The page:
“Buddhism is about letting people know they do not need to follow any authority. If you think you need an authority figure, go somewhere else.”
Brad Warner, Hardcore Zen
Some people say Buddhism is a religion, some say it ain’t. Most catalogs of world religions include Buddhism among the list of the major ones. Robert Buswell, in his Encyclopedia of Buddhism describes it as one of the three major world religions, the other two being Christianity and Islam. Most would expand the list to include Judaism and Hinduism at a minimum, but that is not important here.
One thing Buddhism lacks that most religions have is a god. The Buddha was born into a culture in which the main religion was a form of proto-Hinduism, which posits numerous gods, and some stories of the Buddha’s life do describe various gods as facilitating his path to enlightenment. But when his students asked the Buddha about the existence of an omnipotent being that created and ruled the universe, he would respond that there was no point in worrying about that question. Better to go back to meditating and expect to find out the answer for yourself when you achieve complete enlightenment. As the quotation from Brad Warner above indicates, one thing most religions offer that Buddhism does not is an external authority figure who will tell you what to do and what not to do. In Buddhism, it’s up to you. The Buddha made suggestions, but he was very clear that you should try his suggestions out to see if they worked for you and only follow him if they did, in fact, work for you. He expected no one to accept what he said on faith alone.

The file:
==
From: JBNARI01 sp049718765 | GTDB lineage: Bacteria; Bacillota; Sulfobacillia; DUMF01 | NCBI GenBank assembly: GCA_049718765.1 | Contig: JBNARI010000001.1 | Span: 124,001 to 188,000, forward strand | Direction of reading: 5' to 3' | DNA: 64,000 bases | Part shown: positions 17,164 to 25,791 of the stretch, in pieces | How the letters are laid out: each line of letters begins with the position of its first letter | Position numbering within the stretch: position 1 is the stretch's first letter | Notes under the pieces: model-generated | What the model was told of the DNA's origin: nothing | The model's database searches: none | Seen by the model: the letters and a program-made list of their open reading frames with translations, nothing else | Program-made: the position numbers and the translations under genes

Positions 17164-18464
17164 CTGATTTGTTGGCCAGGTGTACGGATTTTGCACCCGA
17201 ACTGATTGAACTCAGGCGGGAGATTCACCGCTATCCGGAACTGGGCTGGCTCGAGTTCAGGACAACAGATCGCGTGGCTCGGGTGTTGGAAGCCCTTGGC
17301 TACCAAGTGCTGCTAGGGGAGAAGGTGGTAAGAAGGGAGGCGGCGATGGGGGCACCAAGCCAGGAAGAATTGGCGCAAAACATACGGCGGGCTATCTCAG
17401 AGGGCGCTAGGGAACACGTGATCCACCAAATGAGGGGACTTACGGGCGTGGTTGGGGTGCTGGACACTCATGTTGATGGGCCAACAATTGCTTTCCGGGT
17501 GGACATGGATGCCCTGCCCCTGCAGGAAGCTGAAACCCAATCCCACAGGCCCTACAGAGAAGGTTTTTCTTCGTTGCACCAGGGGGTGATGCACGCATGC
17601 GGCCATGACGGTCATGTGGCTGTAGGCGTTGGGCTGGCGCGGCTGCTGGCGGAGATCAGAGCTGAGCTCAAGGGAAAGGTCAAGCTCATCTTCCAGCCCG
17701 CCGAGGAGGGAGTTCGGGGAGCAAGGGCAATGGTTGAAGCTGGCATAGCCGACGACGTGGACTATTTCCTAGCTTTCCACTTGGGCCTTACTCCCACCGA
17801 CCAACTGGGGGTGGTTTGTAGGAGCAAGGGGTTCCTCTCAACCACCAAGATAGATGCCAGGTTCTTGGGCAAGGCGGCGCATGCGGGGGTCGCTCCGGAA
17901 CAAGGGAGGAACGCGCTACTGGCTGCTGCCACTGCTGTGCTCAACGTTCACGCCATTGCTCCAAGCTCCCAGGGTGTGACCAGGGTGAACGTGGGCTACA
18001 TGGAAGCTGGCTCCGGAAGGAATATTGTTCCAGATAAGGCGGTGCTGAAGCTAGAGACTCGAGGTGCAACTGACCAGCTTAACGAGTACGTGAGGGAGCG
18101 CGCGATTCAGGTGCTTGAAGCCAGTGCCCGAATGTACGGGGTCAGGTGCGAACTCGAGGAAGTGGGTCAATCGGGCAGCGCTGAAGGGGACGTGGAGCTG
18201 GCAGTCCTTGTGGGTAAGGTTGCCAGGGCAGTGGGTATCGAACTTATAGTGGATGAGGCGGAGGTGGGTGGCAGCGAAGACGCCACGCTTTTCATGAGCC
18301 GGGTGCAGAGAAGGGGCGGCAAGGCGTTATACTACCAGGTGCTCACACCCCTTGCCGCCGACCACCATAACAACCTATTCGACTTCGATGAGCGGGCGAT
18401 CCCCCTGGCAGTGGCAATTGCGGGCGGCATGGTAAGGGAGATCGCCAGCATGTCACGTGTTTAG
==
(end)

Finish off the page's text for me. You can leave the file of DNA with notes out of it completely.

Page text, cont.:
Buddhism does have some aspects of a religion. It offers an explanation of life and the afterlife that usually offers believers some solace. It also offers a fairly specific set of rules to live by in order to have a good life. But Buddhism appeals, in the United States, where it is but one choice among many, especially to persons who find the faith they grew up with inadequate or stultifying or otherwise unsatisfactory. Some people find the Buddha’s resolute rejection of dogma and insistence that practitioners only accept what they can verify with their own experience preferable to those faiths that demand unquestioning obedience from followers. Also, partly because of the absence of dogma, and partly because of the preferences and proclivities of the first people from the United States to become Buddhists, Buddhism in the United States has been mostly free of the sorts of prejudices that indigenous…